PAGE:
A quick search on HELLO, NAEYC’s platform for Interest Forums and online communities (Hello.naeyc.org), shows that NAEYC members are deeply interested in partnering with and supporting families equitably. Educators are asking about and responding to each other on topics such as the differences between family involvement and family engagement; gathering family surveys; supporting families experiencing homelessness; adapting materials to reflect foster families and children, LGBTQIA+ families, families with toddlers, and more. HELLO is a wonderful resource for NAEYC members as they navigate the very specific contexts in which they teach.
Young Children is read widely by NAEYC members, by educators in a range of settings across the US and beyond, and by higher education faculty and students. It brings to life the ideas in NAEYC’s position statements, like in this issue about the many ways to partner with families. If you are seeking more ideas or want to talk through your own particular contexts, as a NAEYC member, you can use the NAEYC community and resources to ask your questions and share your ideas. My hope is that as a whole, NAEYC’s content, advocacy, and community offer you opportunities for self-reflection and action as you think about your own contexts and communities and as you strive to create environments in which each child and family can feel belonging and thrive.
From the DAP Position Statement Guideline 2: Engaging in Reciprocal Partnerships with Families and Fostering Community Connections
- Guideline 2, section A. Educators take responsibility for establishing respectful, reciprocal relationships with and among families.
- Section B. Educators work in collaborative partnerships with families, seeking and maintaining regular, frequent, two-way communication with them and recognizing that the forms of communication may differ for each family.
- Section C. Educators welcome family members in the setting and create multiple opportunities for family participation.
- Section D. Educators acknowledge a family’s choices and goals for their child and respond with sensitivity and respect to those preferences and concerns.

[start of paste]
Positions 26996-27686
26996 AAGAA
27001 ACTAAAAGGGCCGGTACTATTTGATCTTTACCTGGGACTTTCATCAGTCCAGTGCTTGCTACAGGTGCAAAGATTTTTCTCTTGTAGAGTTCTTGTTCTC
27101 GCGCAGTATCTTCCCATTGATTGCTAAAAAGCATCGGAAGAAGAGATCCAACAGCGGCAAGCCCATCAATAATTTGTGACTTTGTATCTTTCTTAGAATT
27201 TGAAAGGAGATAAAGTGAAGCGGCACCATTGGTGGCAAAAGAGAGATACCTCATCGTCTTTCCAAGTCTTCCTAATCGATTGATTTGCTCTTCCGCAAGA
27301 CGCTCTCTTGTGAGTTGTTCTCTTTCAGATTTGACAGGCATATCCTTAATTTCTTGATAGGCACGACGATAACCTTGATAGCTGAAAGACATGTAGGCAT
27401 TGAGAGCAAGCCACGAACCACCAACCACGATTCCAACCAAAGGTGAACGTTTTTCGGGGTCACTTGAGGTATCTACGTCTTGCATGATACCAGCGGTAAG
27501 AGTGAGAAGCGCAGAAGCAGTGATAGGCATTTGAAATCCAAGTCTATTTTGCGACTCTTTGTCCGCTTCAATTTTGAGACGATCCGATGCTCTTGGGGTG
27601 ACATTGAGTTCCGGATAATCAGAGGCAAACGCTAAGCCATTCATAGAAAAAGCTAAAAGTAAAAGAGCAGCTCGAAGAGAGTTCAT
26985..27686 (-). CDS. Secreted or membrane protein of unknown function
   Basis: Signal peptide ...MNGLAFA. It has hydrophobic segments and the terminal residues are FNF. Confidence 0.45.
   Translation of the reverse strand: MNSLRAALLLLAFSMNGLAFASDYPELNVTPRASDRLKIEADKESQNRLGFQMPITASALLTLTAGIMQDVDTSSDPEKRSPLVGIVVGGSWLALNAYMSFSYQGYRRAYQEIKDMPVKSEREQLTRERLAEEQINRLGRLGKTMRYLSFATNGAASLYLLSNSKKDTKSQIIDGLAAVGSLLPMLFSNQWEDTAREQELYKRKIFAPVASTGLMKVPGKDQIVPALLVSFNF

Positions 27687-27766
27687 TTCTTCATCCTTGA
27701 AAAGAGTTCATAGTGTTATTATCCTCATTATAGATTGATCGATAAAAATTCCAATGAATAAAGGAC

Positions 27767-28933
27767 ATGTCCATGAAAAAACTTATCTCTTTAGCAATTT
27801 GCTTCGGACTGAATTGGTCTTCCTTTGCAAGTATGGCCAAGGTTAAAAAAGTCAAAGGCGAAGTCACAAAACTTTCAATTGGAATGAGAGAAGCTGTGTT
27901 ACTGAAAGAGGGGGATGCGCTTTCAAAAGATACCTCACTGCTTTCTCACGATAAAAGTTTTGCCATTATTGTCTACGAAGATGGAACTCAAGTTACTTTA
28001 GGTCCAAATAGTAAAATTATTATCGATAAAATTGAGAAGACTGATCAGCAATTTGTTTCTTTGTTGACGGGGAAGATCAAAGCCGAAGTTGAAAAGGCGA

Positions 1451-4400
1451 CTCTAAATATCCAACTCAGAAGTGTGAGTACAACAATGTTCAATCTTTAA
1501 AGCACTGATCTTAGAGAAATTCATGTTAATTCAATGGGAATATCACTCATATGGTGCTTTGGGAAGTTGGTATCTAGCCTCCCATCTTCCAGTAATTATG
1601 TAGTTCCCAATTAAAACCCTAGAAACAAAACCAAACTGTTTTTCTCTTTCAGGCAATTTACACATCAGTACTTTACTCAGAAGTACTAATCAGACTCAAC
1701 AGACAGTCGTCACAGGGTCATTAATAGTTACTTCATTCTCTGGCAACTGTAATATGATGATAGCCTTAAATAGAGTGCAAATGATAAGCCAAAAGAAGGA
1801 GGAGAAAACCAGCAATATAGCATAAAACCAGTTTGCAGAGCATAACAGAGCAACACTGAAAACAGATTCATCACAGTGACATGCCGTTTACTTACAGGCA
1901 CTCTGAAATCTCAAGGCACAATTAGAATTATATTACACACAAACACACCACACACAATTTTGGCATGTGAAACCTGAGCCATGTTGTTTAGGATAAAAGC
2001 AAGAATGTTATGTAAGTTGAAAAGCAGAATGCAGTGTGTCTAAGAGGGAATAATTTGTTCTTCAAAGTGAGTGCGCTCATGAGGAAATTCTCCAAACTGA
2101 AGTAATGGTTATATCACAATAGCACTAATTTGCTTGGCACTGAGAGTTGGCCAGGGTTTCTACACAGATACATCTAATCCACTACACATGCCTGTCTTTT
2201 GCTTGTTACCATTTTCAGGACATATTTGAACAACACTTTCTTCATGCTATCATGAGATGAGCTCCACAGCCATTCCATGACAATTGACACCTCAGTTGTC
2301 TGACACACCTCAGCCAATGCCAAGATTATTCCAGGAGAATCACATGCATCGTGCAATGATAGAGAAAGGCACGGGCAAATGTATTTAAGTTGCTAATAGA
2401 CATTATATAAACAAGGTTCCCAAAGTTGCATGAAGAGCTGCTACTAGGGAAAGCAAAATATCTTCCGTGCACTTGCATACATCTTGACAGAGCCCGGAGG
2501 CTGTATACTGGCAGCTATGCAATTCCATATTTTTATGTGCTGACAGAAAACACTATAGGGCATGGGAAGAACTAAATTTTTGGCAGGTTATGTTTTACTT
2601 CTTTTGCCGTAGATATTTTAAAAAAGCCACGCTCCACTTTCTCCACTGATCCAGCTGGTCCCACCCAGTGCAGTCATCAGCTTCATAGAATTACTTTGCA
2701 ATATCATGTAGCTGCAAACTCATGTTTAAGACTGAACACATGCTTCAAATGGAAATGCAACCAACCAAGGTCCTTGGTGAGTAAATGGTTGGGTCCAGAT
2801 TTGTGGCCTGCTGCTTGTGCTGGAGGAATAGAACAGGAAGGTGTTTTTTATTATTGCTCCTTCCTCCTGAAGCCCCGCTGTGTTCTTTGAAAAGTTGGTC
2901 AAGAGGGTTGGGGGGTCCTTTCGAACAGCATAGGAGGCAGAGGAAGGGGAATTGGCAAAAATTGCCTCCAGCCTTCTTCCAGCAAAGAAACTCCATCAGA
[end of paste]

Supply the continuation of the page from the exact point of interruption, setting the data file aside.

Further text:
- Section E. Educators and the family share with each other their knowledge of the particular child and understanding of child development and learning as part of day-to-day and other forms of communication (e.g., family get-togethers, meetings, support groups).
- Section F. Educators involve families as a source of information about the child (before program entry and on an ongoing basis).
- Section G. Educators take care to learn about the community in which they work, and they use the community as a resource across all aspects of program delivery.
Seeking Information about Family Partnerships from the NAEYC Community: Snapshots from HELLO
“I am looking for good articles and links to send to our toddler families so that they can learn about empathy and being kind to families who have a child exhibiting hitting and biting behaviors.”
“I was curious to see how some of you approached the classroom family tree for children who are in foster care or may be staying with someone who is not a biological parent for a number of reasons (death, incarceration, etc.). The family tree or family picture was always a staple in classrooms when I taught, and I wanted to see if anyone had any alternatives for children who may have a hard time discussing the topic of family.”
“How do we create welcoming environments for all of our families including LGBTQIA+ families, families of color, families with different abilities, and families with various incomes? I'm hoping to get some ideas about children's books, materials, and resource books.”
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Natalie Vega O'Neil is president of the National Association for the Education of Young Children.